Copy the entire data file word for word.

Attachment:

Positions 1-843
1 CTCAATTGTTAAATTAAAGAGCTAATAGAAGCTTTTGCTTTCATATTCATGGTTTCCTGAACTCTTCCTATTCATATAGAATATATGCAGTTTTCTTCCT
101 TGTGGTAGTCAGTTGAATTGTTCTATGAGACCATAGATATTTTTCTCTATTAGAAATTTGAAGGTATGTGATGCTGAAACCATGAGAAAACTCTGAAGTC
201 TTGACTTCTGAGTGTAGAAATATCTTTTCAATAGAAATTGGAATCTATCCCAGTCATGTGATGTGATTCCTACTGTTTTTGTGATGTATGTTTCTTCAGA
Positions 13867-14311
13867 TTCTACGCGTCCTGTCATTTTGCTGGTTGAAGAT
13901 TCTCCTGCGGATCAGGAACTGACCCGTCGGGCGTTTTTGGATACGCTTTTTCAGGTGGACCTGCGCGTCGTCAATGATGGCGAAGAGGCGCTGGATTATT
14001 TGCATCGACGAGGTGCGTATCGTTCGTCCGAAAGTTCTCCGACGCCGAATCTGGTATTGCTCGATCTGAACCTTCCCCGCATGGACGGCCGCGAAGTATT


Positions 1-843
1 CTCAATTGTTAAATTAAAGAGCTAATAGAAGCTTTTGCTTTCATATTCATGGTTTCCTGAACTCTTCCTATTCATATAGAATATATGCAGTTTTCTTCCT
101 TGTGGTAGTCAGTTGAATTGTTCTATGAGACCATAGATATTTTTCTCTATTAGAAATTTGAAGGTATGTGATGCTGAAACCATGAGAAAACTCTGAAGTC
201 TTGACTTCTGAGTGTAGAAATATCTTTTCAATAGAAATTGGAATCTATCCCAGTCATGTGATGTGATTCCTACTGTTTTTGTGATGTATGTTTCTTCAGA
Positions 13867-14311
13867 TTCTACGCGTCCTGTCATTTTGCTGGTTGAAGAT
13901 TCTCCTGCGGATCAGGAACTGACCCGTCGGGCGTTTTTGGATACGCTTTTTCAGGTGGACCTGCGCGTCGTCAATGATGGCGAAGAGGCGCTGGATTATT
14001 TGCATCGACGAGGTGCGTATCGTTCGTCCGAAAGTTCTCCGACGCCGAATCTGGTATTGCTCGATCTGAACCTTCCCCGCATGGACGGCCGCGAAGTATT